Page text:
diamond geezer

 Monday, May 10, 2010

When Prime Ministers retire

To prevent embarrassing accusations of expense-fiddling, Prime Ministers already have a second home. An official bolthole in the folds of the Chilterns, an hour's drive from the rabbit warren of Downing Street. Ideal when the weekend comes round, well-suited for relaxation, perfect for entertaining. It's Chequers - a Tudor mansion set in a 1500 acre estate to the south of Aylesbury. The house was given to the nation in 1917 by Arthur Lee, who noted that modern lowborn Prime Ministers often lacked their own country pile, and felt it would be only right to donate his own. Lloyd George was the first to take advantage, Maggie adored the place, and even Gordon Brown eventually fell for the estate's rural charms. But Chequers isn't quite as secluded as you might expect, and the general public are welcome to wander across (specially selected) parts of the grounds. Walking boots on, let's go see.

Whiteleaf CrossTo snoop on the Prime Minister, you need to walk the Ridgeway. I took the train to Princes Risborough and hiked six miles to Wendover, with Chequers scheduled approximately halfway between the two. The route was nothing special to begin with, then headed rapidly uphill (field, umpteen steps, slope) to give extensive scenic views. The woods on the ridge were full of bluebells - a typical Chiltern springtime treat [photo]. But the weather remained firmly mediocre, which may be why I bumped into surprisingly few other ramblers in the early stages. Only when the path neared a car park did the dog exercisers appear - their charges leaping off through the undergrowth with breathy abandon. At Whiteleaf a large chalk cross has been carved into the hillside, although it was impossible to discern properly from the Ridgeway above. Instead I enjoyed a murky vista across the Vale of Aylesbury - its patchwork of fields as flat as an open sea lapping up against inland cliffs. And on, past the only pub on route, round an Iron Age fort and past some snoozing sheep.

Chequers, from the RidgewayAround a wood, through a gate, and suddenly there was Chequers. A red-brick stately home commanding its own private valley, across which members of the public are grudgingly permitted to pass. But not too close. A low metal fence along the edge of the intervening field discouraged closer inspection, as did a reminder that "this is a protected site under Section 128 of the Serious Organised Crime and Police Act 2005." The Ridgeway path skirts the estate, never closer than quarter of a mile from the front door, not that this was ever completely visible. I kept thinking I must be being watched by someone across the ploughed furrows, but maybe security's only hyped up when the PM's actually at home.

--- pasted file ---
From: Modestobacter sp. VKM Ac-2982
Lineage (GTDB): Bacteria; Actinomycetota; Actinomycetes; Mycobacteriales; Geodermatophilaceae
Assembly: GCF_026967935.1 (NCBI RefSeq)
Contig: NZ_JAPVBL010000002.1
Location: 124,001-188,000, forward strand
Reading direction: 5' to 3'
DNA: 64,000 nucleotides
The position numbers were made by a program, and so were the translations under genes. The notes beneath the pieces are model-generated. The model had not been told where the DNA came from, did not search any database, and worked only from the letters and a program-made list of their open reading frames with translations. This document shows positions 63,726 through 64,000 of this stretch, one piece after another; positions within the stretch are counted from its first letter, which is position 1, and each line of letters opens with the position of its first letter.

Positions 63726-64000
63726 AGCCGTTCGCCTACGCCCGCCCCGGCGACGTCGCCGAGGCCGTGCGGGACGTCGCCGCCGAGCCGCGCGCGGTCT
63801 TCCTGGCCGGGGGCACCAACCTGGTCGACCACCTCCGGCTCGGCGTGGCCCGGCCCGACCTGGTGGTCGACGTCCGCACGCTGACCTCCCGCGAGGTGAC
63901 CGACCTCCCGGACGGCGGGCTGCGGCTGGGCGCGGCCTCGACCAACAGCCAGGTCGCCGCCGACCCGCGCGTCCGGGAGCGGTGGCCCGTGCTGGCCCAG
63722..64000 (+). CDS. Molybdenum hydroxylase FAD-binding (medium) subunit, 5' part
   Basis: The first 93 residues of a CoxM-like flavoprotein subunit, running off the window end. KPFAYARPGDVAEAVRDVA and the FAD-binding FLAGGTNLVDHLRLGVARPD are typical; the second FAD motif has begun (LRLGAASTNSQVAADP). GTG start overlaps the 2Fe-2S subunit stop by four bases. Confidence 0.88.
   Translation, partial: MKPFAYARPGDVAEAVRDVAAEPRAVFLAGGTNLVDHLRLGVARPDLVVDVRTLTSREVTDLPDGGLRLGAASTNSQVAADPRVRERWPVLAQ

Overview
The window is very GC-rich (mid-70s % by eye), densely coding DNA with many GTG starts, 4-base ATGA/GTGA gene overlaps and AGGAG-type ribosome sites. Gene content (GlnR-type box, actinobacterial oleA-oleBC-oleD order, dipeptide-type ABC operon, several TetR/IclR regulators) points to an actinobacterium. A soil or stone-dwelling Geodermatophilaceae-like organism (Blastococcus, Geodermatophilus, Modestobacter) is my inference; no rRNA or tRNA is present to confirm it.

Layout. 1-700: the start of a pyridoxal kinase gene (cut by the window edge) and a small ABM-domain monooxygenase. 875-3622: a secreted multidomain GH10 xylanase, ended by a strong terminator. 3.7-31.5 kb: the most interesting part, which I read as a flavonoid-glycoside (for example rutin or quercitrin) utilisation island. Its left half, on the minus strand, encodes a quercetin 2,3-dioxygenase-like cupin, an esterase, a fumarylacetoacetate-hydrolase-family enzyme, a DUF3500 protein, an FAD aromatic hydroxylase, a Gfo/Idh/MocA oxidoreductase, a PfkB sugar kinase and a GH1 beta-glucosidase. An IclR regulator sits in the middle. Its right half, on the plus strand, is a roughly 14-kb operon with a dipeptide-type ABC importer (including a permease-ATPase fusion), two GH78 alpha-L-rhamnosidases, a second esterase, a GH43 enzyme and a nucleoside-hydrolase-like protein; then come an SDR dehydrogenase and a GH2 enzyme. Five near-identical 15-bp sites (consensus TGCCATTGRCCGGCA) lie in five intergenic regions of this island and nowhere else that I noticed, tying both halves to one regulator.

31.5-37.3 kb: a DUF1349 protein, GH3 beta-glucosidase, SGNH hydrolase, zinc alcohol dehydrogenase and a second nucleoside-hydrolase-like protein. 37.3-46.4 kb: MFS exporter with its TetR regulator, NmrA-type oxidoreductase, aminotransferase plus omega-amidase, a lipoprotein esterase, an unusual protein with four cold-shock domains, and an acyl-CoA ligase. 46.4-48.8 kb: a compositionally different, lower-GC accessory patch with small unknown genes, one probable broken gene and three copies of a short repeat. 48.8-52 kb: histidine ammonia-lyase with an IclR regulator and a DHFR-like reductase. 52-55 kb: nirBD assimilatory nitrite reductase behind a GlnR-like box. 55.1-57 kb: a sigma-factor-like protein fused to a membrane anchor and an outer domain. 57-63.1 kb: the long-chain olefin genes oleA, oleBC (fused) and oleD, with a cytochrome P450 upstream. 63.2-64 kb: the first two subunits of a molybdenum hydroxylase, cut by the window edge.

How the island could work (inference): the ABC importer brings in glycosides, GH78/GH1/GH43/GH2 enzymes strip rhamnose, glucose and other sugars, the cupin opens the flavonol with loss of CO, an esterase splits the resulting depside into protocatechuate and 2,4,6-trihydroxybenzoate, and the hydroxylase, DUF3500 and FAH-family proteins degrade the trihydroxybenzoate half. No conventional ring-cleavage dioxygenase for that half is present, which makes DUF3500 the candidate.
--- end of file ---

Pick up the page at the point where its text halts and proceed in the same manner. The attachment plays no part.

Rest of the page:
Somewhat improbably, the footpath then passed directly across Gordon's private drive. No force on earth, not even the combined nervousness of MI5, can defeat a "public right of way". Their only defence was a very black camera on a very black post combined with two very black speakers. I didn't see it move, but I felt it burning into my private datafile. The approach road is officially called Victory Drive, after Churchill had beech trees planted all the way along its length [photo]. There was no excuse to linger, nor even anything to see through the trees even if I had, not unless some politician had suddenly whisked through the gatehouse in a limo.

Coombe Hill monumentOne final glimpse of Chequers, one more snooping CCTV sentinel, and then back up into the woods. Thousands of bluebells carpeted the ridge, like a blue army advancing to lay siege to the stronghold below. Symbolic, perhaps, we'll see. But slightly wilted, past their prime, their moment passed. Symbolic, perhaps, we'll see. The occasional mountain biker walked past, pushing their wheels uphill. I followed the path through the beechwoods, still rarely interrupted, until finally emerging on the upper escarpment of Coombe Hill. This is one of the Chilterns' finest viewpoints, crowned by a flame-topped obelisk commemorating losses in the Boer War. Such a good viewpoint, in fact, that the back garden at Chequers was clearly visible looking back towards Pulpit Hill. Had Gordon been out playing croquet, or had there been some visiting politician supping Pimms on the lawn, a decent zoom lens would surely have captured the action. The PM's refuge is oh so nearly private, but not quite.

Gordon will miss Chequers, I'm sure, assuming he and the family never get to spend another weekend in its ten-bedroom luxury. David, if he gets the keys, will be rather better accustomed to stately living given his family background. Or maybe Nick will end up staying here, as a sweetener in the current coalition bargaining discussions. But whichever politician hides away in Chequers next, don't forget you can always come down and nearly see them.

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